5 memorable nicknames of the American Woodcock
While on the road this year I heard many names for the American Woodcock. Some of these I had heard before, but others were a first. This only magnifies how unique cultures pop around this “unlikely species” and only strengthens the allure of this amazing upland bird game species.
Yes, we have all heard the term Timberdoodle. Although the history behind that name seems to be a bit elusive, we can theorize on its meaning. The Woodcock stands out distinctly from its cousin the Snipe, because its found in timber rather than in marshy areas. Hence the term “timber”, but what of the word doodle? The word doodle in archaic days would mean foolish or silly. Which when combined makes sense since many of us tend to think of woodcock as quite the ridiculous creature, in the most respectful of ways.
While in Wisconsin this year filming the 2017 film ‘Camp Thunderbird’ we heard this new one. A very modern and shortened twist on the older “Timberdoodle” reference. This was certainly a place of hardcore woodcock culture. Birds aging for days, guts in, hanging on the cabin walls outside. Probably the best “doods” I have eaten all year. Certainly a profound respect and love for the American Woodcock in this camp. That leads us to our next name, the mudbat. You may be kicked out of Camp Thunderbird for using such foul language.
“Mudbat”, “Swampbat” they have similar meaning if you have ever hunted the American Woodcock. This unique bird species relies on soft ground to eat its primary food source- worms. So it does not take much imagination to think of how this lingo came about. A personal favorite of the Project Upland team, the term “mudbat” has a bit of a rough and hardcore ring to it. (Check out our “Mudbat” Man T-shirt) Although there are many people that do not care to eat woodcock, which may support the theory that this is a more derogatory term for this iconic bird species.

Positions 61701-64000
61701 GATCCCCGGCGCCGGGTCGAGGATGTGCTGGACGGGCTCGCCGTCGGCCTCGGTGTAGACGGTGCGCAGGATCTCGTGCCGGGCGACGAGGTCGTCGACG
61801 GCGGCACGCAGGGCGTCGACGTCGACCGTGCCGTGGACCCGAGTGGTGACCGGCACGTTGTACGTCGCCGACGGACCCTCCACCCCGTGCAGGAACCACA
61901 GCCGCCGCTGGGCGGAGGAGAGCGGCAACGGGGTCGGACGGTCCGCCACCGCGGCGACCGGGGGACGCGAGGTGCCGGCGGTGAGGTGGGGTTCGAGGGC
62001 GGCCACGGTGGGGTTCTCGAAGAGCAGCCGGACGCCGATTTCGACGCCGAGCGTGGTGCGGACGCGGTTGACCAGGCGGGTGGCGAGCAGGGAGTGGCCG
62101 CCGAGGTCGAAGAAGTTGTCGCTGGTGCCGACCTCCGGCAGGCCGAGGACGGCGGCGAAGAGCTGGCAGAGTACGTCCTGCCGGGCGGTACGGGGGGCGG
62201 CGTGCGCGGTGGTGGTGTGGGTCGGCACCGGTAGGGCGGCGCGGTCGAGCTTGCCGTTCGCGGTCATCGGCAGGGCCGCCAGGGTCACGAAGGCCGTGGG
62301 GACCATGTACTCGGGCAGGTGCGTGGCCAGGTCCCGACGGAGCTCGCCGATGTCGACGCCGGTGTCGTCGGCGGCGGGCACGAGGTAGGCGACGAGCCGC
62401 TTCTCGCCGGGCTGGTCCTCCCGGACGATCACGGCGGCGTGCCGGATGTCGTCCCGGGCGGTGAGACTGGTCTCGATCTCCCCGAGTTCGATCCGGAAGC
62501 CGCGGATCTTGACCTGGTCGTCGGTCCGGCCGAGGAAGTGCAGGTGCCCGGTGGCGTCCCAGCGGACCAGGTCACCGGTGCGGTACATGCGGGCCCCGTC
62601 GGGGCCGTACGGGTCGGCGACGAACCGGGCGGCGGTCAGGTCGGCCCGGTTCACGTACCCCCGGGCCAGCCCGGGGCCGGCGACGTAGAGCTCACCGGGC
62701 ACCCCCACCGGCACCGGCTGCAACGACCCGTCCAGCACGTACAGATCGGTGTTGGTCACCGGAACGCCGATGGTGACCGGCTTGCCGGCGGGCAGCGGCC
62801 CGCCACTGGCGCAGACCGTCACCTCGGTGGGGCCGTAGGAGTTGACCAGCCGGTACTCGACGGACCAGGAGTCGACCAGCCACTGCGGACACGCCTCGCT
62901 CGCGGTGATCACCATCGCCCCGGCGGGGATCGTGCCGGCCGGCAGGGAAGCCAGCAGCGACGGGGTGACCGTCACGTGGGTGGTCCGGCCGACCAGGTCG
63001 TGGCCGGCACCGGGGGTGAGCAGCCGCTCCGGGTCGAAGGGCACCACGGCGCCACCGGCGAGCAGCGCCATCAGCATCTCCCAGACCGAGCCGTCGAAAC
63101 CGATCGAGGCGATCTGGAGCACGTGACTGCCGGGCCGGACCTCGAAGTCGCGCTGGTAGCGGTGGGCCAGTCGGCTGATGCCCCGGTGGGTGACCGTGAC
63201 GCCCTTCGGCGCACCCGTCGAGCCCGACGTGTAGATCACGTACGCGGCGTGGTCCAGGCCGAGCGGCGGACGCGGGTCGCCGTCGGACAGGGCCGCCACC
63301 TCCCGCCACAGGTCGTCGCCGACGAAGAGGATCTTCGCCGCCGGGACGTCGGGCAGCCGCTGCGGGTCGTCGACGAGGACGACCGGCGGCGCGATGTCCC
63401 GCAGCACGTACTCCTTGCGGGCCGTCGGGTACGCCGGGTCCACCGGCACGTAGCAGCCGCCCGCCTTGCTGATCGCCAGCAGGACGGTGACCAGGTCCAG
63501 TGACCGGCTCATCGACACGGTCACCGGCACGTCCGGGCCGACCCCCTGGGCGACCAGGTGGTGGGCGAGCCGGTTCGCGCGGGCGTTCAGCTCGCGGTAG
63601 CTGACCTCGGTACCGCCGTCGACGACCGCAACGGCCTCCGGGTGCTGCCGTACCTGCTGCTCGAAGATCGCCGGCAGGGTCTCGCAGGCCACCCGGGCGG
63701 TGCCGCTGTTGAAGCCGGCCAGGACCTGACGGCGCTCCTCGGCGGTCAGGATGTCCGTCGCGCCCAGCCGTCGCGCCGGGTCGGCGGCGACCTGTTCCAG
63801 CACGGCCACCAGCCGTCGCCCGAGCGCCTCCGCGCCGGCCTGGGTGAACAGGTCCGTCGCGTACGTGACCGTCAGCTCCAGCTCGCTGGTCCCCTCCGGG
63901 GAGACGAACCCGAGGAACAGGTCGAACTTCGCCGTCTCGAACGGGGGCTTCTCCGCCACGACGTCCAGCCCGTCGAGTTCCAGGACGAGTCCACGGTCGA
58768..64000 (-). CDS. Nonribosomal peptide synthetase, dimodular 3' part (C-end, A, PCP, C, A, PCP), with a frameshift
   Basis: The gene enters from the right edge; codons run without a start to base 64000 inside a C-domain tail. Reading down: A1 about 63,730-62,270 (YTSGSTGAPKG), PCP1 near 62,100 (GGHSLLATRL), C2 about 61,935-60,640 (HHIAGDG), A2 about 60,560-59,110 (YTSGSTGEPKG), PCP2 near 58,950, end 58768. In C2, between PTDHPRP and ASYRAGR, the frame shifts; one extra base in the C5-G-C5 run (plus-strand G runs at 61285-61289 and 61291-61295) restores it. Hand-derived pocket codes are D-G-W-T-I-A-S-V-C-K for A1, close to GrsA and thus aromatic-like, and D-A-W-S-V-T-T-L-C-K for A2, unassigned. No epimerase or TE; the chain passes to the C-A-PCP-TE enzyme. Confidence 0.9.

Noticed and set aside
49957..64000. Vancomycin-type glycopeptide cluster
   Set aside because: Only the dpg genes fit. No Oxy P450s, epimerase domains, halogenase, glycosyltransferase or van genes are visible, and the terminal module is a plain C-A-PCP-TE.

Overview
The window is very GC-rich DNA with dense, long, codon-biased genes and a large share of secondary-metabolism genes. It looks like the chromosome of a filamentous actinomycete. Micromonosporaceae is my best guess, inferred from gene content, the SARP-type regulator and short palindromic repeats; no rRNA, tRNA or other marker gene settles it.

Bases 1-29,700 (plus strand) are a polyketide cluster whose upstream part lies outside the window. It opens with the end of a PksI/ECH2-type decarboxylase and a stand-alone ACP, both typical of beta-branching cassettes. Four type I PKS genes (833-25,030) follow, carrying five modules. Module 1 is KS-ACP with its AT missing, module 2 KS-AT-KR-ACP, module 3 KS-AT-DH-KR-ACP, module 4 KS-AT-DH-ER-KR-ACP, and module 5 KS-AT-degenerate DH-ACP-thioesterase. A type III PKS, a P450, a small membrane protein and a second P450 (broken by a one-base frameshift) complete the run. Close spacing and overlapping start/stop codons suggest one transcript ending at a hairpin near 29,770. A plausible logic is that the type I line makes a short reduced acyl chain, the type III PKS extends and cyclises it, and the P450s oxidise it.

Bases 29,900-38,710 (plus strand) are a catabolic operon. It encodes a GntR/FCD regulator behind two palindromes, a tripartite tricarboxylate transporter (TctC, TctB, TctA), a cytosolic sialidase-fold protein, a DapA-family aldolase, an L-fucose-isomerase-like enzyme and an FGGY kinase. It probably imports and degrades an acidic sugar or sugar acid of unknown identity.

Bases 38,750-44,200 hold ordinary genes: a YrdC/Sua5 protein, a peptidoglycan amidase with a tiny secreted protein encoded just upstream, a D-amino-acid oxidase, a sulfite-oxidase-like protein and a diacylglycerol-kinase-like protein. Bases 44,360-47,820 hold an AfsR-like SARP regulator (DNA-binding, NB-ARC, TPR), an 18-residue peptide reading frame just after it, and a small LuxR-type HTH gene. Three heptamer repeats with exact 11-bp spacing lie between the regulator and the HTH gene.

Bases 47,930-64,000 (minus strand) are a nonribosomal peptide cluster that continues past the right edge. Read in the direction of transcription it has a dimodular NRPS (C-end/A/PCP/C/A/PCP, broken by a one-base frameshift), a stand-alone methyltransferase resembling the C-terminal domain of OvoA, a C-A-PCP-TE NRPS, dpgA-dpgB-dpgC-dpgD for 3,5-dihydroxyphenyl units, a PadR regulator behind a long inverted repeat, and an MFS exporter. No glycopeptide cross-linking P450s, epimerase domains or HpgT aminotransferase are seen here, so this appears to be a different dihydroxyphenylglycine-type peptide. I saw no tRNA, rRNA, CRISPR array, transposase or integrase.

Little Russet Fellers
For any Burton Spiller fans or hardcore upland hunters that have read the legendary book “Grouse Feathers” you have heard this term. A personal favorite of the Northwoods’r crew out in Minnesota. I even read a more recent reference to this in “Why We Hunt Woodcock” in the Winter 2016 issue of the Ruffed Grouse Society magazine, by modern upland legend and writer Tom Keer. Keer even dropped some more inventive names I had never previously heard like “whistledoodle”, “Bog Snipe”, “Labrador Twister”, “Air Flounder” and “Night Partridge”.
This is my personal favorite from this year. While hunting in Minnesota making an upcoming Project Upland film with the Modern Wild they dropped this original term. Of course, I asked for an explanation and received one of the most logical definitions to date. They whistle and fly as unpredictable as a bottle rocket. I was sold with little effort on this as my now go to term for one of my personal upland birds the American Woodcock.